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It should be noted for your readers that Edwards made many other comments about the author and the suits in this interview, which Mary Minow voluntarily removed from the blog after hearing the facts from the author. She kept these Edwards’ comments off the blog after she personally reviewed actual documents, agreements, and such involved. This showed a high level of integrity on Ms. Minow’s part.
It should also be noted that another lawsuit was instigated by the author for defamation against BHS and Edwards for their comments on this blog interview which were removed after posting by Ms. Minow. In this later suit between the author and BHS/Edwards for defamation, BHS filed a special motion to strike the complaint as frivolous. The Alameda Superior Court denied the motion, holding that the author had shown a probability of success on the merits of his claims of defamation. Carleton Briggs represented the author in this case. BHS was dropped from its liability insurance company, which gave the author a settlement of $39,000 to cover his legal expenses in fighting these BHS/Edwards’ remarks and it did not give BHS or its attorney a chance to reject the settlement. The settlement was not confidential.
Originally, in February 2004, Edwards and BHS forced down two photos from the author’s ad for his local history book at a hardware store and made certain comments about the author breaking agreements to the storeowner (which he did not), causing the original suits. The ad had been up for years; the same BHS photos were previously used in other ads across town, including BHS’ own museum when the author used them in his February 2001 lecture to the society about his book. There was no complaint by BHS on any of these same uses before this hardware store incident in February 2004.
It was only after Edwards and BHS apologized to the author when they filmed another of his history talks at the BHS museum on April 27, 2003, after he had told them not to, that BHS then became so concerned about the author’s ad that they forced down the two photos at the store in February 2004. The ad had been up for years with no complaint by BHS.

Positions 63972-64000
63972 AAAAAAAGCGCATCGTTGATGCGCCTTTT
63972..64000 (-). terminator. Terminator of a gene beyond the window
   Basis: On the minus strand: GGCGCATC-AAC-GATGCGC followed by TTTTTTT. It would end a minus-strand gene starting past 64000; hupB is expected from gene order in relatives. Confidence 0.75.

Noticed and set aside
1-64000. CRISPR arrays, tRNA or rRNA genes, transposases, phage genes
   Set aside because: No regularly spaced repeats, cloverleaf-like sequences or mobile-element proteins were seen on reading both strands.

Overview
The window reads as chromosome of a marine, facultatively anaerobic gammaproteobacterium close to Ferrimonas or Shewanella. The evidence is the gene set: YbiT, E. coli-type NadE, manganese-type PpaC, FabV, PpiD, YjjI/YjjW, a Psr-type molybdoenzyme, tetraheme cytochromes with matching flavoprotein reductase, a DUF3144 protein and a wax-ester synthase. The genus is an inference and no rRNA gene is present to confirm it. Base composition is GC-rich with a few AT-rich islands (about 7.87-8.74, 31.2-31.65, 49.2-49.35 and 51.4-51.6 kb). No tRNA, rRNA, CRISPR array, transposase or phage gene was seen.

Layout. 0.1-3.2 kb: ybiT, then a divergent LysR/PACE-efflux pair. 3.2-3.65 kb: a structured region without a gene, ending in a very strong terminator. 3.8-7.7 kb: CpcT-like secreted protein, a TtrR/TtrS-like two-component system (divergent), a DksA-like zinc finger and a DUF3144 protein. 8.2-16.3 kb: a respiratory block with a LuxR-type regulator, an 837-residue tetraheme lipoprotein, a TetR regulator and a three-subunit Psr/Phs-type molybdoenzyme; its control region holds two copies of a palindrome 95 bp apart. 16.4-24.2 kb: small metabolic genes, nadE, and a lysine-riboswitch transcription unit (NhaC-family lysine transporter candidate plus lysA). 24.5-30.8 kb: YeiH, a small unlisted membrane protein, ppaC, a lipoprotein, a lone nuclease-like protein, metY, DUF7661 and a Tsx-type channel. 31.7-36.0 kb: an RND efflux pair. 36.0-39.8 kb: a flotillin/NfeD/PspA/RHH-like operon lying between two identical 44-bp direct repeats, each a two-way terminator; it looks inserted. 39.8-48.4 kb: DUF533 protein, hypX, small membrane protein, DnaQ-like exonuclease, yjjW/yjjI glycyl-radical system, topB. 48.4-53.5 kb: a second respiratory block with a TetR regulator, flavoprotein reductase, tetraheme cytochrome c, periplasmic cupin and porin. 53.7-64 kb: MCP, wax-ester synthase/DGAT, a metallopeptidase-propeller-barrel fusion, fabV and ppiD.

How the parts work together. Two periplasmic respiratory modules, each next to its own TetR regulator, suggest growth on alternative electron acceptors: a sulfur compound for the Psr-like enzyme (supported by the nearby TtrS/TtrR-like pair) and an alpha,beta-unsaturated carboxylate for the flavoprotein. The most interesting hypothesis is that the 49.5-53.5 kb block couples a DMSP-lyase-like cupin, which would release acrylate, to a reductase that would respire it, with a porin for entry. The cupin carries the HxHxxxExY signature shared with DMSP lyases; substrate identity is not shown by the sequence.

As to the 2003 filming incident, though the author did not ask for an apology, Edwards/BHS gave him a written one when the tape of the author’s lecture was destroyed in front of the author.
Edwards wrote on May 13, 2003, “During the April 17, 2003, Berkeley Historical Society General Meeting, a videotape recording was produced of the entire meeting. This included your presentation “Landscape of Berkeley Before Development” despite your request that it not be recorded…we acknowledge that this videotape covering your lecture and slide show should not have been produced, and we apologize for the discomfort and embarrassment caused by the production and existence of this videotape…
“Richard, the Berkeley Historical Society acknowledges your contributions to the preservation, research, recording, and promulgation of Berkeley’s history. Your presentation at the April 27 General Meeting was most captivation and educational. We treasure your contribution to Berkeley as a researcher, historian, author, and lecturer. We hope that we can continue with this relationship, and place this regrettable episode behind us.”
He also wrote, “Neither I (read BHS) … followed any established procedures for obtaining your consent. We apologize for that error.”
“…we are mindful of your many contributions to researching and promulgation of Berkeley’s history. It is greatly appreciated and, indeed, consistent with the BHS mission statement.”
“…we treasure your contribution to Berkeley, and the benefits that you’ve brought to the BHS, as a researcher, historian, author and lecturer.”
Some months after the Edwards’2003 apology, the way Edwards and BHS placed “this regrettable episode behind us” and to show the author its “appreciation” was to march down to a public place and tell the storeowner that the author broke agreements and they forced down his works from the store window without so much as a phone call to the author to discuss any of their concerns. There was no breach of any contract by the author. Even former BHS board members and the museum chair agree there was no breaking of any contract by the author. These facts speak for themselves.
In summery,it was only after Edwards and BHS apologized to the author when they filmed his talk at the BHS museum, after he had told them not to, that BHS then became so concerned about the author’s ad that they forced down the two photos at the store. They never contacted the author before or after the incident to speak about any concern. The author had simply asked BHS to apologize to the storeowner and him and retract their statements. When BHS refused and promised to continue to “enforce” their policies (even if it meant not contacting the author and forcing down parts of his ads), the author sued to prevent any such acts from ever being repeated again. The only court ruling between the parties is noted above.